Your comment reminded me that the reality of the programming world is that there are countless unsung amazing programmers who have stuck to the same platform for years, if not decades. They know their IDEs, libraries, and code bases inside and out. They get an assignment, go into crazy-productive genius-coder mode, and get a high quality product out the door. And then they go home and enjoy themselves, and none of us are the wiser. But we sure do appreciate the reliability of our cell phone networks, our vehicle computer systems, and countless other amazing pieces of software that we take for granted. Thanks for reminding us that you can be a great programmer without having a huge following, programming open source, or even working for a startup. Building something people want and getting things done are all that matters.
When a field matures, and it becomes harder to make true advances on one's own, we lose our ability to easily evaluate objective merit--so we replace objective merit cues with subjective status cues. The "alphas" of a mature field are the ones who signal more, showing that they can afford to waste effort on useless plumage (little-used FOSS project contributions.)
Of course, once we have adapted to existence in a mature field, we begin to recognize an overabundance of status cues as "trying too hard," and recognize that those who have true merit might not be bothering with status cues at all: thus is born countersignaling, of the kind these "unsung amazing pogrammers" perform.
Thing is I'm positive this has helped a lot of programmers become far more successful than they otherwise would have been.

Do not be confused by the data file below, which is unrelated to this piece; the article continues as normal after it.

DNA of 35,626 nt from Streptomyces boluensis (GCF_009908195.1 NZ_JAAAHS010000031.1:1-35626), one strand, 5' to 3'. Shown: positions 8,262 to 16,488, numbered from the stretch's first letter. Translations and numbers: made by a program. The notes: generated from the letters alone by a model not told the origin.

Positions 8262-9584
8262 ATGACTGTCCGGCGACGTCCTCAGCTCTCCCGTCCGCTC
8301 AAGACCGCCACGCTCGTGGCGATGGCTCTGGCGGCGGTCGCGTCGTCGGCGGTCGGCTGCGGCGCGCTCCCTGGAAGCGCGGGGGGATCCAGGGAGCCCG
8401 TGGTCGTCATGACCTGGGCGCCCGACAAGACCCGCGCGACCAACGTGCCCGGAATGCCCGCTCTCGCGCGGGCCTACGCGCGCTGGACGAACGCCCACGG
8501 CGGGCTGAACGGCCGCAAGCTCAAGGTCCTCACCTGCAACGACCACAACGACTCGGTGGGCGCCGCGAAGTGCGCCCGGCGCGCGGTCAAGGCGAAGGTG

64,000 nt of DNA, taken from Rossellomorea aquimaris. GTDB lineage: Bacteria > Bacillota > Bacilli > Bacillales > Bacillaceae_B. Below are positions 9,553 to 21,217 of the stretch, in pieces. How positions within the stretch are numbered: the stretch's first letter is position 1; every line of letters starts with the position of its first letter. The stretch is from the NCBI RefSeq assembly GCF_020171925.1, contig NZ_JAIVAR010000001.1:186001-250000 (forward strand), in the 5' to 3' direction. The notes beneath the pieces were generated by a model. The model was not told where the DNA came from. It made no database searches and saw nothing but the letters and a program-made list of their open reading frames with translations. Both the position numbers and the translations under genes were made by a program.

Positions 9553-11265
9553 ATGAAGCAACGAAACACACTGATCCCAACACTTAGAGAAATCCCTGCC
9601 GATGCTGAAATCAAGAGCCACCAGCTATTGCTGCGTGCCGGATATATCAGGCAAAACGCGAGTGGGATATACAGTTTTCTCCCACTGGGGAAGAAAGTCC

Unfortunately this also increases the amount of noise in the industry and makes it really hard to find the get it done types. There also seems to be a lot more ego floating around, but my perception on this could just be a side effect of getting old and grumpy.
My uncle is in a firm of "gruff old" electricians; they have made their fortune going in towards the end of projects when they are running overdue and completing them in time (i.e. massive construction projects).
But then, conversely, I know some youngsters who do similar things in other industries. So I don't think age is even a factor, some people are just finishers.
Edit: I removed a rant that I had here which went too far off-topic.
It's like pizza when you're a kid. You could eat it every day for every meal. As an adult, you still like pizza, but even twice a week feels like too much.
And in most regards, I think its fine. I had my day of the 90 hour work week. I'll let the new guys take their turn.
- Take regular breaks
- Practice good ergonomics
- Exercise regularly
- Eat healthily
- Avoid stress (meditate or find another way to relax)
It's good practice to maintain your code. Treat your body like source code that you have to maintain for your entire life.
Organ grinders .... the worst of the "thousand nuisances that made it impossible for the householder to enjoy any quiet" .... such "instruments of torture" had cost him a quarter of his working life. At one point he tallied 165 nuisances in 90 days.
his 1871 obituary in the London Times notes that he lived to be almost 80 "in spite of organ-grinding persecutions."
Because of his campaigns against street music, buskers deliberately turned up at his lodgings to annoy him, even following him down the street.
but seriously babbage should have stuck some beeswax in his ears
alternatively, he could live in a tower like a proper wizard
Just because some people do that doesn't mean we all do. I'm, ahem, 47 this year, and you probably wouldn't know it judging by my mental and physical vitality. I have not stopped being who I am. You don't have to, either.
I don't want to be that old guy who say that a youngster' subcultural identity doesn't exists based on my preconception or so I decided.
Overall I'd say its confirmation bias. Think about how many people we encounter every day that don't have a clue. That ratio doesn't change with age. Age just becomes a convienient scapegoat.
If we can cure the diseases of aging that affect our mental and physical performance, we'll hopefully get rid of this sad state of affairs.
It's such a waste that so many incredibly brilliant people are seeing their mental functions decline because of the accumulation of beta amyloids in their brains or whatever other problem that happens to be in evolution's blind spot (humans didn't use to live that old, and rarely reproduced at that age if they did). A huge waste for humanity.
Youth can be applied to do great things but it has its disadvantages.